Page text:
How great is this Valentine's Day cookie wreath...
I saw this original Christmas cookie wreath Marcela M from The Celebration Girl created, and of course I thought it was the coolest thing.
So I asked Marcela if she's be willing to put together a tutorial for a Valentine's Day cookie wreath, and she so kindly agreed. So below is Marcela's tutorial....
Thank you very much, dear Jillian, for inviting me to post this tutorial in your blog.
This cookie wreath takes a little bit of time but is very, very easy to do, and it is an original way of presenting decorated cookies.
In order to make it, I used different cutters.
The light blue cutters, including the circles with which I formed the wreath are part of a set I bought at Ikea.
I also used heart shaped cutters, that I had bought a long time ago and a bow shaped cutter.
In case you want to do this cookie wreath and, since I know how hard it is to find a variety of cookie cutters in some countries, I have made a template of the different shapes, so that you can print them and cut.
For the wreath itself, you can draw two circles of different sizes, according to your needs, cut them and use them to make the wreath. The biggest circle I used was equal to a 9 inch pan (20 cms).
I made this wreath out of chocolate cookies, because I like how chocolate cookies taste with royal icing, but it can also be made with sugar cookies or gingerbread cookies.
Use your favourite rolled cookie dough. For the royal icing, I used this recipe from Sweetopia.
For the wreath, you will need:
- Cookie dough
- Royal icing
- Templates or cookie cutters (If you are using the templates you need to print them, cut them, place them on top of the rolled cookie dough and cut around them with a sharp knife)
- Piping bags
- Piping tips number 1 and 2.
- I also use squeeze bottles for flooding the wreath itself, because it takes too long with a piping tip due to the big surface
Preheat the oven to 300 degrees F or 150 degrees C.
Roll the cookie dough about ½ cm and cut the cookies. Place them on a baking sheet covered with baking paper and put them in the freezer to chill for about 10 minutes, so that they keep the shape.
Bake the cookies. Once they are ready, remove from the oven and let cool completely.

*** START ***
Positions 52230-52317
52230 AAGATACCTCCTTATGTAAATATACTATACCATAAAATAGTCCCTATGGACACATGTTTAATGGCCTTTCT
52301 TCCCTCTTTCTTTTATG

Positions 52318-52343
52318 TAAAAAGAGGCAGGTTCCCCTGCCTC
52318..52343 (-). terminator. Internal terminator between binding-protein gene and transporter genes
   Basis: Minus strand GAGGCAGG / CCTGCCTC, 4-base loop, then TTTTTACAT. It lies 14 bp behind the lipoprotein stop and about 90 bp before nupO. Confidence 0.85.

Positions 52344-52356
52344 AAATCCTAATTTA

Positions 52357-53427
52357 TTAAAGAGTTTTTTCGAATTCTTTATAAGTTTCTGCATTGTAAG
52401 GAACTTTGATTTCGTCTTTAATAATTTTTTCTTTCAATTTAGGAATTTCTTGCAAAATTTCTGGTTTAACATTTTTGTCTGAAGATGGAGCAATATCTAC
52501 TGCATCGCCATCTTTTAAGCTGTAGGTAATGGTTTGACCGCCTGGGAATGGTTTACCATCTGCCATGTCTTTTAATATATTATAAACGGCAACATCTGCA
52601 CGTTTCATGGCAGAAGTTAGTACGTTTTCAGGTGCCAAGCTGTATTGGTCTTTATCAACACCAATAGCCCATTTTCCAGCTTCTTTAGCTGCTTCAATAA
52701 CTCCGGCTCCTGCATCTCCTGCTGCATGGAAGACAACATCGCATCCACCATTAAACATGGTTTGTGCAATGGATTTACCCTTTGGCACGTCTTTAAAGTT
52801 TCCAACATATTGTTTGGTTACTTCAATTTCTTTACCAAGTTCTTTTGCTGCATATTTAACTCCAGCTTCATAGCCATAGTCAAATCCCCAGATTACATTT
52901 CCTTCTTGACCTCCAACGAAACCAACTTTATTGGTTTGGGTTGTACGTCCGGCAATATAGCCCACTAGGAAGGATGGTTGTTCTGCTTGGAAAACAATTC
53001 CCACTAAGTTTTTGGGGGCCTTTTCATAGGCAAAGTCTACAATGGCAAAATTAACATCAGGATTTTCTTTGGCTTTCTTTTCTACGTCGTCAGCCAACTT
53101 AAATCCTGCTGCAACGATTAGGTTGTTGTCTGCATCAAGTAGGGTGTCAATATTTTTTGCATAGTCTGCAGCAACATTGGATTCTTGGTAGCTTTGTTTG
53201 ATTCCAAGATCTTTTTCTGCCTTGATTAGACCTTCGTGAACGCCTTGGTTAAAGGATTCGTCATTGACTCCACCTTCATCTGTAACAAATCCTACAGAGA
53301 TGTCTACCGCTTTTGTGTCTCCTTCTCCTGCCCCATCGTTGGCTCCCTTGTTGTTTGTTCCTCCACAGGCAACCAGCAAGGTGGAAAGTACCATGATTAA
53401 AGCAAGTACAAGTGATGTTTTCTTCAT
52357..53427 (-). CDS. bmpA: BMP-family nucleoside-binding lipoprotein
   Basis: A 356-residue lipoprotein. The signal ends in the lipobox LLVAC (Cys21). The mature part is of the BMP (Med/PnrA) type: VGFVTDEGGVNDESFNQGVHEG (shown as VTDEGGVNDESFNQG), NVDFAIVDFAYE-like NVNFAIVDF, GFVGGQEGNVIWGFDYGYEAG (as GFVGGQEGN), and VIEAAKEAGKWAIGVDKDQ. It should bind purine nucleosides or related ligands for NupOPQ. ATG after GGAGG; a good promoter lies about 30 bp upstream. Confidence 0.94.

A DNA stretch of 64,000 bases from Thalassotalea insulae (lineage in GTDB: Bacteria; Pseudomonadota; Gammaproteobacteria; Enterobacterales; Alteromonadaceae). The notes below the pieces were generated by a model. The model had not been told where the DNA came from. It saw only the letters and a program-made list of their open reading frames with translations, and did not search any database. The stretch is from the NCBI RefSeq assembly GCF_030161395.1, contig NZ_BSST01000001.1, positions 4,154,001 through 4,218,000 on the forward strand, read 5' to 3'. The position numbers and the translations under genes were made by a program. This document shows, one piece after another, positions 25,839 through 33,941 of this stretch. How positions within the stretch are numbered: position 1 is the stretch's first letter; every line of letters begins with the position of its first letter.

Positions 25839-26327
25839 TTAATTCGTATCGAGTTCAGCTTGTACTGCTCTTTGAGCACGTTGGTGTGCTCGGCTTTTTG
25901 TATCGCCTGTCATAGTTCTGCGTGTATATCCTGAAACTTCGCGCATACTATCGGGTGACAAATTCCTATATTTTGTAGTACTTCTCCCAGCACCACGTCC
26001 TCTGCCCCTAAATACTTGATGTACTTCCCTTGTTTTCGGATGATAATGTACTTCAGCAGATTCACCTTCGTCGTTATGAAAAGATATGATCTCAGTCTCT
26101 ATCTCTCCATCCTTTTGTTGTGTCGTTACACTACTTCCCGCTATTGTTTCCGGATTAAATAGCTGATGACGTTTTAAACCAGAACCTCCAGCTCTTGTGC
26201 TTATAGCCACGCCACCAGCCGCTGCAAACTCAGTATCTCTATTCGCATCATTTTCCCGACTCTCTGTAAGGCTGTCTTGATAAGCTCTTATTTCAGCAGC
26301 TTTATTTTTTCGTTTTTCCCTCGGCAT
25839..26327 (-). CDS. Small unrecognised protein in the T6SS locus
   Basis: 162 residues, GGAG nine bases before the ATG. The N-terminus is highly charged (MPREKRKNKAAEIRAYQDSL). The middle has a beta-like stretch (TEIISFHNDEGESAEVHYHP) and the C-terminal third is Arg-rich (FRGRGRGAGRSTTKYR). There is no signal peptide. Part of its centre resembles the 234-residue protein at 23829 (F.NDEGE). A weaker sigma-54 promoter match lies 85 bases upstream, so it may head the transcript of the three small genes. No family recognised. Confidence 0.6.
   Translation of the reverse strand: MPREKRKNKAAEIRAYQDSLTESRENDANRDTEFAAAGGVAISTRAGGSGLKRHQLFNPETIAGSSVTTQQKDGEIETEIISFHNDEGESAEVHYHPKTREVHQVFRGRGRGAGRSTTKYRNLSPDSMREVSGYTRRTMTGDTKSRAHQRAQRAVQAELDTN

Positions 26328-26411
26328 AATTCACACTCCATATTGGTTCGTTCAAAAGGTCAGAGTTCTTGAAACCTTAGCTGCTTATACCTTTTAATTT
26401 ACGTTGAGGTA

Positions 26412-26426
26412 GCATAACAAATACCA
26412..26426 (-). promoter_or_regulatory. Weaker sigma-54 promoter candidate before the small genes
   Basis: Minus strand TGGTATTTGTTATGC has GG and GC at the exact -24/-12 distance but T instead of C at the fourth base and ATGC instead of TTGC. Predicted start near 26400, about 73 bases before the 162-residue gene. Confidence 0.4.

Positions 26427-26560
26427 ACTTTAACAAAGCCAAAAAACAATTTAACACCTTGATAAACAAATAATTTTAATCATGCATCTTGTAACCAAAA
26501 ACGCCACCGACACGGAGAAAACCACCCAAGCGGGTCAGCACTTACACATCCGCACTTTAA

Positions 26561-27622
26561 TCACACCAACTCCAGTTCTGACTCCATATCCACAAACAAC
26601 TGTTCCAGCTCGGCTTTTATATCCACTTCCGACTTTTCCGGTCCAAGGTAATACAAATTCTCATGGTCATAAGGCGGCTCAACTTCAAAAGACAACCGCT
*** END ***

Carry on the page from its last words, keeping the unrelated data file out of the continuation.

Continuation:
Transfer the wreath to the serving plate. The reason I recommend doing this is that, once decorated, it will become too heavy to transfer and it may break. It is therefore better to transfer it at this stage to make sure that it will remain intact.
Prepare the royal icing. Color it as desired and thin to the adequate consistency (I use the 20 second rule, which means that, if you draw a line with a knife on the royal icing, it takes 20 seconds for the line to disappear). Once the royal icing is ready, put it in piping bags/squeeze bottles. You are now ready to decorate!
Prepare your “decorating station.” I like to have all material at hand: cookies in cookie sheets, a variety of sprinkles and sanding sugar, plates covered with parchment paper for applying sanding sugar, as well as the piping bags and an extra plate.
As you can see from the wreath, I decorated the cookies in different ways. I left some cookies really simple, with only one colour and no further details, and for some others I used other techniques.
I will now walk you through each of them:
For the simple cookies, I just outlined the cookie and then flooded immediately. I then shook it a bit, to even out the icing, and let it dry for 12 hours.
For the cookies with hearts, I outlined the cookie in the base colour and flooded it.
I shook the cookie, and once the icing was even, I piped dots in a different color. I then took a toothpick and traced a line going from the dot’s top to bottom…and a heart shaped appeared. I did this with all dots and then let the cookie dry for 12 hours.
For the cookies that have a single heart in the middle, I just added a heart-shaped sprinkle right after flooding.
For the cookies which have a border with sanding sugar, I first iced them as in the case of the simple cookies, and let them dry for 12 hours. After they were fully dry, I outlined them with royal icing, then immediately poured sanding sugar on top. I let the sanding sugar set (for about 30 minutes), then turned the cookie upside down to remove any extras.
You could use nonpareils instead of sprinkles using this same method.
I outlined some cookies with heart shaped sprinkles. In this case I proceeded just as in the case before, outlining the cookies after they were fully dry, and adding the sprinkles to the outlining icing.
For the wreath, I proceeded as with the simple cookies, but I let this one dry for 24 hours to make sure that the icing would not suffer any damage once placing the rest of the cookies on top of it.
After all cookies are decorated, you can start playing with them on top of the wreath, until you find a combination that pleases you. You can combine large and small cookies and stack some on top of the other, or combine a variety of small cookies.
Once you find a combination that you are happy with, glue the cookies to the wreath with royal icing. Let the icing set for 12 hours and your wreath is ready!
If you have extra cookies, you can place them in clear bags, tie them with a pretty ribbon, attach a couple of cute straws and give them as presents!
I hope that you like this tutorial and, please, do not hesitate to contact me by leaving a message in this post or contacting me at The Celebration Girl if you have any questions about the process or if you need any clarifications. Happy Valentine’s Day!
Thank you again, Marcela, for showing us how to make this incredible treat!!
Btw, here's the template. Click to enlarge.